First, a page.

• seafdav.conf isn’t read from the folder given with -F and needs a separate command line option. I failed to find docs on this.
  • seafdav doesn’t use the proper host. If it simply uses the host from [fileserver] config, it should be 127.0.0.1 but I haven’t found any docs on this either.

Hi flyx

I am sorry but I don’t know NixOS and couldn’t really help you with this specific item.
The only thing that looks wrong to me is that the conf file is looked for in /etc/seafile. It should be /etc/seafile/conf

My seafile folder lhas the following content:

@~> ls -l seafile
ccnet/
conf/
logs/
pids/
seafile-data/
seafile-server-9.0.4/
seafile-server-latest → seafile-server-9.0.4/

And the seafile/conf folder has this content:

~> ls -l seafile/conf/
ccnet.conf
gunicorn.conf.py
pycache/
seafdav.conf
seafile.conf
seahub_settings.py*

I don’t think my NixOS setup is relevant for this issue. The admin manual seems to assume I download the release from seafile instead of using a package manager, so these issues will probably arise with any package manager.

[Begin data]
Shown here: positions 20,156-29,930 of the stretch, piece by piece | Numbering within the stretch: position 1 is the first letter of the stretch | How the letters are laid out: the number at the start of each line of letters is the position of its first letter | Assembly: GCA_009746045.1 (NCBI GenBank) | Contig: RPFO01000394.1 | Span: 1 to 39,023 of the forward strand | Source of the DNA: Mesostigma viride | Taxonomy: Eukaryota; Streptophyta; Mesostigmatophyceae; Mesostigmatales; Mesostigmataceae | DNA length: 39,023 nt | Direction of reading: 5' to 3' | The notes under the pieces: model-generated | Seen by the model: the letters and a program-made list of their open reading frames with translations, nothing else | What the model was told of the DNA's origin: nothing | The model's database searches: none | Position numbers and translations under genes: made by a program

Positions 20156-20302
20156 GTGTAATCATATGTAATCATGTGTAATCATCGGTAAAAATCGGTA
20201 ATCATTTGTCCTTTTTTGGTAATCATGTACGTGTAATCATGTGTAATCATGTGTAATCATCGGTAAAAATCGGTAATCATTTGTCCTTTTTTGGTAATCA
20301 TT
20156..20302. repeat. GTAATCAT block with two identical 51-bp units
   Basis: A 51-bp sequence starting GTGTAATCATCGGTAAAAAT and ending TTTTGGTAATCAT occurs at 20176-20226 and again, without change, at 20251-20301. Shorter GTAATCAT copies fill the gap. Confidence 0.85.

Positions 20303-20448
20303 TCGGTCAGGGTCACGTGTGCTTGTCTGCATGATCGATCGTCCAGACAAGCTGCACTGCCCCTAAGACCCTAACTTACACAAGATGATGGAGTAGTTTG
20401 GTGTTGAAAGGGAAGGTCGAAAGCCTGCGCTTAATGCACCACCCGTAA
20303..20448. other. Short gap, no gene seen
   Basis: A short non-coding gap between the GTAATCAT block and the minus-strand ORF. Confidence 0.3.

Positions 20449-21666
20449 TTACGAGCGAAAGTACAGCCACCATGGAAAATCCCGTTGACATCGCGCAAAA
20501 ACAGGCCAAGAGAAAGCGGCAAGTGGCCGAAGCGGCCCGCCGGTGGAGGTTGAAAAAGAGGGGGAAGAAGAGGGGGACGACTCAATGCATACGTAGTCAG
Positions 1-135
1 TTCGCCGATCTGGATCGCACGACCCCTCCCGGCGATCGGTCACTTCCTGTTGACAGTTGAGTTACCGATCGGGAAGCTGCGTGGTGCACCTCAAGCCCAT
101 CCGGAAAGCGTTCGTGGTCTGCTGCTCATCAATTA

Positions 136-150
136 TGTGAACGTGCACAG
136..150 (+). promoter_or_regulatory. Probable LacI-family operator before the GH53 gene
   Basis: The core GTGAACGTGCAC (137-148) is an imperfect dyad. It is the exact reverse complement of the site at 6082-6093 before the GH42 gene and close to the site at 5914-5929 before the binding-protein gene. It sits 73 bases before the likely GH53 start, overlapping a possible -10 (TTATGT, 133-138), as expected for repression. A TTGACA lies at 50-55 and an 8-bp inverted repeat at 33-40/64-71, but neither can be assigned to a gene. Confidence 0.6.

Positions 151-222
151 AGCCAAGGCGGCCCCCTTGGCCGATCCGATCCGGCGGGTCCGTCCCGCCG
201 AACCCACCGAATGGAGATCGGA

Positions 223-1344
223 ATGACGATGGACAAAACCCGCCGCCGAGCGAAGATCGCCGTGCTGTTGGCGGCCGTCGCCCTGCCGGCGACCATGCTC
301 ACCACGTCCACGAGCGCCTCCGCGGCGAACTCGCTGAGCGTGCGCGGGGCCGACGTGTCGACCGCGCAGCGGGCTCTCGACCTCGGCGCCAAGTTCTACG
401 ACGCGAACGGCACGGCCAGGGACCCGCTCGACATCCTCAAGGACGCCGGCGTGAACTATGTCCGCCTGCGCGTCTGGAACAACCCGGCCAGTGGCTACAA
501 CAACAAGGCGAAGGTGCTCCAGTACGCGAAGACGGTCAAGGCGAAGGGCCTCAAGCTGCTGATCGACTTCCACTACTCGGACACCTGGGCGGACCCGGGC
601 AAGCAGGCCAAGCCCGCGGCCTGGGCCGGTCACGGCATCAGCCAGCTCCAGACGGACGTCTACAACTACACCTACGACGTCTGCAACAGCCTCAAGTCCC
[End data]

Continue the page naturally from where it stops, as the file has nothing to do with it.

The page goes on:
All the other configs are directly under /etc/seafile and they work fine:

~> ls -l /etc/seafile
total 0
lrwxrwxrwx 1 root root 30 May  5 11:04 ccnet.conf -> /etc/static/seafile/ccnet.conf
lrwxrwxrwx 1 root root 32 May  5 11:04 seafdav.conf -> /etc/static/seafile/seafdav.conf
lrwxrwxrwx 1 root root 32 May  5 11:04 seafile.conf -> /etc/static/seafile/seafile.conf
lrwxrwxrwx 1 root root 38 May  5 11:04 seahub_settings.py -> /etc/static/seafile/seahub_settings.py

(The symlinks are just an artefact from NixOS building the system config from declarative input.)

My systemd service for seahub does this:

ExecStart=/nix/store/i65vw40j6ngzbs57hngkv0dac3zhqsyn-python3.9-gunicorn-20.1.0/bin/gunicorn seahub.wsgi:application \
--name seahub \
--workers 4 \
--log-level=info \
--preload \
--timeout=1200 \